Psychological factors predict an unfavorable pain trajectory after hysterectomy: a prospective cohort study on chronic postsurgical pain

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Abstract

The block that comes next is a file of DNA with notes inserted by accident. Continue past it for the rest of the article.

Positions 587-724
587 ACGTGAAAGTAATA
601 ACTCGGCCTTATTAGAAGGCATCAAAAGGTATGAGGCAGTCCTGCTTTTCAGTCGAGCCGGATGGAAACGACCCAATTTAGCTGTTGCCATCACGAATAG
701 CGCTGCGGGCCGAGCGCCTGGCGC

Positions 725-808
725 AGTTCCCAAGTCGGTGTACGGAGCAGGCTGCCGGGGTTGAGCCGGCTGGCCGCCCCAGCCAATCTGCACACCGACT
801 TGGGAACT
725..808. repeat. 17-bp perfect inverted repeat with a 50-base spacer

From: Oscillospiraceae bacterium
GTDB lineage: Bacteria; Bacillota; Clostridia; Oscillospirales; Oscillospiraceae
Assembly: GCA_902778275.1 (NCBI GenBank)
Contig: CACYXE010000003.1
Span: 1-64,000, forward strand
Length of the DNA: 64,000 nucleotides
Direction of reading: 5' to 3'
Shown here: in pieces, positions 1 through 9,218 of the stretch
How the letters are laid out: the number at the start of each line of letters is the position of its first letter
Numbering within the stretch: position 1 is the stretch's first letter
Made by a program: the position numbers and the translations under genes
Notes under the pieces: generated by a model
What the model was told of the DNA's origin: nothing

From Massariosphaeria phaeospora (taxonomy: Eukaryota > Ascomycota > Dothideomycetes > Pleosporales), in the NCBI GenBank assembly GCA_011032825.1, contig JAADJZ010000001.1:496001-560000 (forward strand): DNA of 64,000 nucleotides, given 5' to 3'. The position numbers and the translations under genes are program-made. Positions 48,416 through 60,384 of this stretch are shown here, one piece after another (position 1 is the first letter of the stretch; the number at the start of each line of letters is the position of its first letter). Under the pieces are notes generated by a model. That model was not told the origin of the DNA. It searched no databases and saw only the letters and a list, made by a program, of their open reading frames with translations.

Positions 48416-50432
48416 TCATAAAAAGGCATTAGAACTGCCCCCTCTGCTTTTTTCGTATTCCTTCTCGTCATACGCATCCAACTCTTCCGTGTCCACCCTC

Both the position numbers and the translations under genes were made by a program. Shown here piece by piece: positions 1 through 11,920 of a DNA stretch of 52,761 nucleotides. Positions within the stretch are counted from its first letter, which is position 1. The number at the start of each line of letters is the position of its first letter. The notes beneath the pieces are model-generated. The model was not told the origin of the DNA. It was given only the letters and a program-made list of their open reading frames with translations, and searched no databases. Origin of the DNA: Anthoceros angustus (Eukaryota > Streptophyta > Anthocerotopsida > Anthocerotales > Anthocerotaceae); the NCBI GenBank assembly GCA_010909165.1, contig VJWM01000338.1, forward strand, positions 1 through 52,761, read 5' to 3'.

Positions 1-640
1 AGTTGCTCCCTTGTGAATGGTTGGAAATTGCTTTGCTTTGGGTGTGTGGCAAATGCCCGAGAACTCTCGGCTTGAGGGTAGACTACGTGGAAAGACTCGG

Chronic postsurgical pain (CPSP) is a well-recognized potential complication with negative personal, social, and health care consequences. However, limited data exist on CPSP and on the course of pain over time after hysterectomy. Using data from a prospective cohort study on a consecutive sample assessed at 4 time points, presurgery (T1), 48 hours (T2), 4 months (T3), and 5 years postsurgery (T4), we sought to examine women's PSP trajectories using assessments of pain at T3 and T4. In addition, this study aimed to investigate presurgical and postsurgical risk factors associated with an unfavourable pain trajectory (PT). Based on pain data collected at T3 and T4, 3 distinct trajectories of PSP emerged: no CPSP (PT1; n = 88), prolonged PSP (PT2; n = 53), and CPSP (PT3; n = 29). Moreover, reported CPSP prevalence at 5 years was 17.1%. Multinomial logistic regression models controlling for age, presurgical pain, and type of hysterectomy tested for baseline and acute postsurgical predictive variables. Membership in PT2 and PT3 was predicted by presurgical anxiety (odds ratio [OR] = 1.131, P = 0.015; OR = 1.175, P = 0.009, respectively), emotional representation of the surgical disease (OR = 1.155, P = 0.034; OR = 1.213, P = 0.020, respectively), and pain catastrophizing (OR = 1.079, P = 0.043; OR = 1.143, P = 0.001, respectively). Furthermore, acute PSP intensity and frequency determined membership of women in PT3 (OR = 1.211, P = 0.033; OR = 3.000, P = 0.029, respectively), and postsurgical anxiety (OR = 1.182, P = 0.026) also played a key predictive role. This study identified factors that can be easily screened before and after surgery and are amenable to change through carefully designed timely and tailored interventions for women at risk of an unfavorable PSP trajectory posthysterectomy.

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